Low Pathogenic Avian Influenza H7N1 Confirmed In Commercial Turkey Flock In Jasper County, Missouri

March 9, 2018 by Dan Johnson

As part of routine, pre-slaughter testing and surveillance for H5/H7 Avian Influenza, H7N1 presumptive low pathogenic avian influenza (LPAI) was detected in a healthy commercial meat turkey flock in Jasper County in southwestern Missouri, based upon H7 PCR and antibody to H7 and N1; further characterization is pending virus recovery. There have been no clinical signs of illness or increased mortality on the premises.

The event began February 26 and was confirmed March 3. This is the first detection of low-pathogenic H7 in commercial poultry in the United States for 2018.

The farm where the virus was detected houses 20,000 birds, which will be depopulated through controlled marketing, a strategy that allows poultry that are infected with or exposed to low-pathogenic H5 and H7 viruses to move to market on a limited basis, according to state response plans.

Tests are slated to further characterize the virus, based on virus isolation. The U.S. Department of Agriculture (USDA) Animal Plant Health Inspection Service (APHIS) and the Missouri Department of Agriculture are conducting an in-depth epidemiological investigation and have stepped up surveillance and testing. Two other commercial poultry farms located within 10 kilometers of the farm have tested negative for the virus.

Measures applied include: movement control inside the country; surveillance outside containment and/or protection zone; surveillance within containment and/or protection zone stamping out; quarantine; zoning; vaccination prohibited; no treatment of affected animals. No other measures are planned.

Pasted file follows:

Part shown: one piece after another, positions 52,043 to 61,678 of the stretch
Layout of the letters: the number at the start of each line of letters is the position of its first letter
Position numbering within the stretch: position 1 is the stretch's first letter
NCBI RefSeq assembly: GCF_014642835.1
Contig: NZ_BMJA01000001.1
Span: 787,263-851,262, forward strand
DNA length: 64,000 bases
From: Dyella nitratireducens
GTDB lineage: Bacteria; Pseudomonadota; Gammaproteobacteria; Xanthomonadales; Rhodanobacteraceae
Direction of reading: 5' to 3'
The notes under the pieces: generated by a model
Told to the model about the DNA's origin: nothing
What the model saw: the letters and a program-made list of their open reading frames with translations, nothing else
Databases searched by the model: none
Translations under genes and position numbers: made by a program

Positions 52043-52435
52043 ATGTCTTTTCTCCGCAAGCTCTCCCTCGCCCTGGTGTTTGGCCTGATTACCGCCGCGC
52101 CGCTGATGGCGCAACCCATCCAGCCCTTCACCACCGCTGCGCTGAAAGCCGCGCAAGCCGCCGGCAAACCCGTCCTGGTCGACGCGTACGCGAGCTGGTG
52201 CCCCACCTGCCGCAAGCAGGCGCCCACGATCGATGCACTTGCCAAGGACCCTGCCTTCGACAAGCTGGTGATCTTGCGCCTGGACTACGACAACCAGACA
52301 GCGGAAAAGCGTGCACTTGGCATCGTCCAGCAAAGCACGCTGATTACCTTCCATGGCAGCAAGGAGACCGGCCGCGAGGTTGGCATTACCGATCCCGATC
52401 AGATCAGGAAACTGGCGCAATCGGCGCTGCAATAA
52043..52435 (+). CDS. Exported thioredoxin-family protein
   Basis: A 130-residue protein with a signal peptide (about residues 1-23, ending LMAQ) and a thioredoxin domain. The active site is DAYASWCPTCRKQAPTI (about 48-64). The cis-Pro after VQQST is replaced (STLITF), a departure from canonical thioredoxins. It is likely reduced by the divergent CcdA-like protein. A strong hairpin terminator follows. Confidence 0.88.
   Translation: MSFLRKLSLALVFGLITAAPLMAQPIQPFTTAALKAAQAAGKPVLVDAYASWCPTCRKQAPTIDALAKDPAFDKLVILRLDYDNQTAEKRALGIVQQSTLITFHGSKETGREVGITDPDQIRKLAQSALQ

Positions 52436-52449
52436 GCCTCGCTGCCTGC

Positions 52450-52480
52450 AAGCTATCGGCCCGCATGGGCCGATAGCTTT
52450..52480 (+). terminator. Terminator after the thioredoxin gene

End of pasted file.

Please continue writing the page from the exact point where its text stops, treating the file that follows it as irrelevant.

High- and Low-Path Avian Influenza Are Not The Same
Avian influenza viruses are divided into two groups—highly pathogenic (HPAI) and low-pathogenic (LPAI)—based on the ability of the virus to produce disease and the severity of the illness it can cause.  

HPAI virus strains are extremely infectious, often fatal to domestic poultry, and can spread rapidly from flock-to-flock. It is a serious disease and requires a rapid, coordinated response from federal, state, local and industry partners.

LPAI occurs naturally in migratory waterfowl and shorebirds without causing illness. LPAI can occur in domestic poultry, with little or no signs of illness.

Because LPAI does not typically kill poultry the way that HPAI does, there may be additional control options beyond depopulation. However, because some LPAI strains have the potential to genetically change into HPAI, authorities may depopulate flocks infected with those strains of LPAI before they have the potential to change to HPAI and cause severe mortality. Federal and state officials determine what option(s) are available to affected producers.

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